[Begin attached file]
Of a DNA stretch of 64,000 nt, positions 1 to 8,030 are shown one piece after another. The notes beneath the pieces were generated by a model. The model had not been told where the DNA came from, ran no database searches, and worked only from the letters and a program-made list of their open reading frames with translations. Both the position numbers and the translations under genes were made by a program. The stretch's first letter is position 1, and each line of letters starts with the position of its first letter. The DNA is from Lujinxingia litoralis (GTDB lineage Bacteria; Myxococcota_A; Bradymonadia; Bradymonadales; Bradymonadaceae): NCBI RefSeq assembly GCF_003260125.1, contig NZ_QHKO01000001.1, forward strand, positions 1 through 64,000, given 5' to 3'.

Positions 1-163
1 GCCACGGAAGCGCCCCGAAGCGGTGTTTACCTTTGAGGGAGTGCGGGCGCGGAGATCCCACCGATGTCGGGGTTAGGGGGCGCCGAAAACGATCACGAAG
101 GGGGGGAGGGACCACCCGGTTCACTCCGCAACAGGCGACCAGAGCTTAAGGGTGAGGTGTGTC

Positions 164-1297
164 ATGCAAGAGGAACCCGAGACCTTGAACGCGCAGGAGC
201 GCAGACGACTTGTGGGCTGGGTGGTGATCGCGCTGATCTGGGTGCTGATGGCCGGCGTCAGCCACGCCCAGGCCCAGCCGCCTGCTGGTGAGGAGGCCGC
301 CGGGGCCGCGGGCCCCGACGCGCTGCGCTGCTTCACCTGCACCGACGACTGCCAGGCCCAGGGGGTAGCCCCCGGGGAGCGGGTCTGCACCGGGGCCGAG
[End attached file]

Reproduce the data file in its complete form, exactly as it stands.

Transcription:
Of a DNA stretch of 64,000 nt, positions 1 to 8,030 are shown one piece after another. The notes beneath the pieces were generated by a model. The model had not been told where the DNA came from, ran no database searches, and worked only from the letters and a program-made list of their open reading frames with translations. Both the position numbers and the translations under genes were made by a program. The stretch's first letter is position 1, and each line of letters starts with the position of its first letter. The DNA is from Lujinxingia litoralis (GTDB lineage Bacteria; Myxococcota_A; Bradymonadia; Bradymonadales; Bradymonadaceae): NCBI RefSeq assembly GCF_003260125.1, contig NZ_QHKO01000001.1, forward strand, positions 1 through 64,000, given 5' to 3'.

Positions 1-163
1 GCCACGGAAGCGCCCCGAAGCGGTGTTTACCTTTGAGGGAGTGCGGGCGCGGAGATCCCACCGATGTCGGGGTTAGGGGGCGCCGAAAACGATCACGAAG
101 GGGGGGAGGGACCACCCGGTTCACTCCGCAACAGGCGACCAGAGCTTAAGGGTGAGGTGTGTC

Positions 164-1297
164 ATGCAAGAGGAACCCGAGACCTTGAACGCGCAGGAGC
201 GCAGACGACTTGTGGGCTGGGTGGTGATCGCGCTGATCTGGGTGCTGATGGCCGGCGTCAGCCACGCCCAGGCCCAGCCGCCTGCTGGTGAGGAGGCCGC
301 CGGGGCCGCGGGCCCCGACGCGCTGCGCTGCTTCACCTGCACCGACGACTGCCAGGCCCAGGGGGTAGCCCCCGGGGAGCGGGTCTGCACCGGGGCCGAG